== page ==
ZTNA Revisited: Why Zero Trust Network Access Isn’t Really About the Network

One of the people who coined the term Zero Trust Network Access says that if could do it again…he’d name it something else.

Steve Riley

August 22, 2022

5 Min Read
ZTNA Revisited: Why Zero Trust Network Access Isn’t Really About the Network
(Source: Pixabay)

Implicit trust—assuming the trustworthiness of a user, device, or application as opposed to explicitly verifying trustworthiness—remains a fundamental problem for cybersecurity. Some form of trust has to be established or else nothing ever happens. This is why some of the more rigid approaches to a zero trust implementation are impractical.

But eliminating implicit trust wasn’t originally called “zero trust.” Rumblings of the idea started as far back as 1975 with the design principle of complete mediation, where “every access to every object must be checked for authority.” It was also present in the concept of “deperimeterization,” as coined by the Jericho Forum in 2003, and in a presentation I gave in 2004 called “The Death of the DMZ.” John Kindervag coined the term “zero trust” in 2010 and the Cloud Security Alliance’s software defined perimeter brought greater awareness to zero trust principles—but that phrase really didn’t take off. Nor did the term that we were using at Gartner, where I was working as an analyst at the time—continuous adaptive risk and trust assessment (CARTA).

Around the time that “zero trust” started gaining traction, I helped coin the solution name zero trust network access (ZTNA). People had been typing “zero trust” into the search bar at Gartner.com, but we really didn't have much of anything to say about it yet other than the note “Zero Trust Is an Initial Step on the Roadmap to CARTA.” Noting that vendors were releasing products that resembled the CSA’s SDP architecture, we decided to write a guide to explore this emerging market.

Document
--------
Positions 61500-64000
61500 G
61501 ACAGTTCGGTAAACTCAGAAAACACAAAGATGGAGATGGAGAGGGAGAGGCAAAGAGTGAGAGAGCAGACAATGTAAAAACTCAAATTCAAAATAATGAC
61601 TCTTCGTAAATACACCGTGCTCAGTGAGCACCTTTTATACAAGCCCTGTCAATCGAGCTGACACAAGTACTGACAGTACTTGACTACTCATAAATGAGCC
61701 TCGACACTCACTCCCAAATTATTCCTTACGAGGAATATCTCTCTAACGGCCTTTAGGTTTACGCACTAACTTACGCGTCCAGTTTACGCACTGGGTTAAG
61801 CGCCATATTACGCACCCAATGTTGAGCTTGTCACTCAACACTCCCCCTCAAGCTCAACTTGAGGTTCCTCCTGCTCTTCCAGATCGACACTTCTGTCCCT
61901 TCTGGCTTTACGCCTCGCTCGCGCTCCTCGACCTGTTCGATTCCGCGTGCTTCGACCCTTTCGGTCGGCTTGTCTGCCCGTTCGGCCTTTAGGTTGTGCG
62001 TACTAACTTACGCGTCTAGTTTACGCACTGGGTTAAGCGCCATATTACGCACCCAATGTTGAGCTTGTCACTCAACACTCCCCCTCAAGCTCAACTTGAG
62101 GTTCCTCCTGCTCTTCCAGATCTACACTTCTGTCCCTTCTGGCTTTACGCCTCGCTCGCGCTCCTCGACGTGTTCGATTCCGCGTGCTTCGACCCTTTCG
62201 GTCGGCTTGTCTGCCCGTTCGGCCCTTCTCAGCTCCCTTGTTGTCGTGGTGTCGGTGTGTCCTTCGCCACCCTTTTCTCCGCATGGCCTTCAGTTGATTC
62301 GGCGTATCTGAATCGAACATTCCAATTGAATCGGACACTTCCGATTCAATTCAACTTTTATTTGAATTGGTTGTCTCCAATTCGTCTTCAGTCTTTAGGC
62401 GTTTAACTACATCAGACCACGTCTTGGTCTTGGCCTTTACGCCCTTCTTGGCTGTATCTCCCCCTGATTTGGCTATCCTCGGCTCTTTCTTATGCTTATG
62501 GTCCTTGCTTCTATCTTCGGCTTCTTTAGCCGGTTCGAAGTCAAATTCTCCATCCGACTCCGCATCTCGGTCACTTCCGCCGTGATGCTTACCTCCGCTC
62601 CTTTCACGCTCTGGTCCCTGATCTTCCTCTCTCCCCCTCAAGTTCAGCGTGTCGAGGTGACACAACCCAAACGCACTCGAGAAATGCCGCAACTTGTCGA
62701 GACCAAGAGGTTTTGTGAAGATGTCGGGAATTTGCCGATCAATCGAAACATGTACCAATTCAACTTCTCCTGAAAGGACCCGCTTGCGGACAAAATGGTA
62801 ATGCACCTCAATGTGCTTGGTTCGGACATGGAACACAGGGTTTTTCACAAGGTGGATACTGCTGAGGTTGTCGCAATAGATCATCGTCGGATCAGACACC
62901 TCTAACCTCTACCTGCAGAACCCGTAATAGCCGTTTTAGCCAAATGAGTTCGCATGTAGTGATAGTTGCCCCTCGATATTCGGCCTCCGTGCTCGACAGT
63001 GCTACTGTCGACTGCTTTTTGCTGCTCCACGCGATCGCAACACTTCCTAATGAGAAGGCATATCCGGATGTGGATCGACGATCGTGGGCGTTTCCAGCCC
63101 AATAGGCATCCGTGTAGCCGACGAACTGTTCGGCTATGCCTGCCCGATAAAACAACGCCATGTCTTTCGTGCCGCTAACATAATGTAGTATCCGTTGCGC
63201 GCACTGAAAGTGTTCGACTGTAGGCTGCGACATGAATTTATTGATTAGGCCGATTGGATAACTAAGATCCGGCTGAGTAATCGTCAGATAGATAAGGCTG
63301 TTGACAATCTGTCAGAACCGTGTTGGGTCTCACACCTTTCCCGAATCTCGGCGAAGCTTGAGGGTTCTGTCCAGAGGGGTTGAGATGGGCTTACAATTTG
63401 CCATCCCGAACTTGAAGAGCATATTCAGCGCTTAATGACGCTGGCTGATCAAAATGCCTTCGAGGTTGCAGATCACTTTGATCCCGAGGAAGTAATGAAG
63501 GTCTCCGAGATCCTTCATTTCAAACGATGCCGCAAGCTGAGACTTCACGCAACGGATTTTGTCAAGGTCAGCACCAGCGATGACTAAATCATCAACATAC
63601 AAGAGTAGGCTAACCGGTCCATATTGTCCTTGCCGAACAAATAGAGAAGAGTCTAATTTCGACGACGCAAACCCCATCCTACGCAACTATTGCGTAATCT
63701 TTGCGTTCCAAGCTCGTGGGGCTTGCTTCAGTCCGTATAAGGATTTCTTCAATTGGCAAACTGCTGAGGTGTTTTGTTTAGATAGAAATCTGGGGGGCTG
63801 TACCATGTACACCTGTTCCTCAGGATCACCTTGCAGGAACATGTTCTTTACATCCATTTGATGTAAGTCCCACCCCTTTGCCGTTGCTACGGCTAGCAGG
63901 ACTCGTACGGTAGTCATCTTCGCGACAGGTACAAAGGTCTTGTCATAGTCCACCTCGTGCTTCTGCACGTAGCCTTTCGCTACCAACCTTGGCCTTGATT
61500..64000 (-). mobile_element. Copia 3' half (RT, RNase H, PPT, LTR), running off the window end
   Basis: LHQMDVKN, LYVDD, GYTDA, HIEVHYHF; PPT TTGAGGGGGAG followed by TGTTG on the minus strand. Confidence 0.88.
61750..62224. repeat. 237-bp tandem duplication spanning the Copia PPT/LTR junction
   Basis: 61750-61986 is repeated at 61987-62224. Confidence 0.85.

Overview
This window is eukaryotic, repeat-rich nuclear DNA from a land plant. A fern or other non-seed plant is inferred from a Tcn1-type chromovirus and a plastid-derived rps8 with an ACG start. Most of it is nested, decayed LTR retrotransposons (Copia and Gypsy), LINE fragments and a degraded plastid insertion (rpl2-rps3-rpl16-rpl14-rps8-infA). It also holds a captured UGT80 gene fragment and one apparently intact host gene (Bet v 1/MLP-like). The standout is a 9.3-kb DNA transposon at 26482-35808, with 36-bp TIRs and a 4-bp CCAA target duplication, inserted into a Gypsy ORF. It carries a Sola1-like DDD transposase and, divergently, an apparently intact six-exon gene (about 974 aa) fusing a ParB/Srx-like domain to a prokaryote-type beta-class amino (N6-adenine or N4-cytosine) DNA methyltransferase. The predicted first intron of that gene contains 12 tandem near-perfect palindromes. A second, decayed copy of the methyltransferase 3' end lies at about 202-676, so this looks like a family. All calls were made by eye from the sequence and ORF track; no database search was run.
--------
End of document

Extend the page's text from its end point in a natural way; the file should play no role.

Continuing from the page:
I had already been formulating the idea that “zero trust” should be an adjective and not a noun by itself. The other analyst that I was working with on the guide suggested “network access” as the right noun because it was about accessing things that happen to be on a network. At the time, I agreed—so ZTNA became the name for the market we were writing about.

But even though the ZTNA moniker has stuck around, it really doesn’t tell the right story. That’s because the true need isn’t for network access—but rather application access. 

The Transition from Infrastructure to Applications

ZTNA products don't connect humans to networks—they connect humans (and their devices) to applications. At the same time, they allow application owners to exert more control. The application owner has the ability to express who is allowed to use it and under what conditions. Nobody on the networking side has to make a decision, or open a hole in the firewall, or grant approval.

Back when everything was on premises, we generally relied on network controls to gate access to destinations. The destinations themselves trusted that the network was going to make all the right decisions. When companies decided they wanted to get out of the business of managing physical data centers, they moved to the public cloud–infrastructure-as-a-service (IaaS). When you do that, you don't really have much of a network anymore.

Then people started to realize this wasn't providing much value either. They didn't want to manage networks and physical servers, or even virtual servers. That brought the shift from infrastructure to applications—platform-as-a-service (PaaS).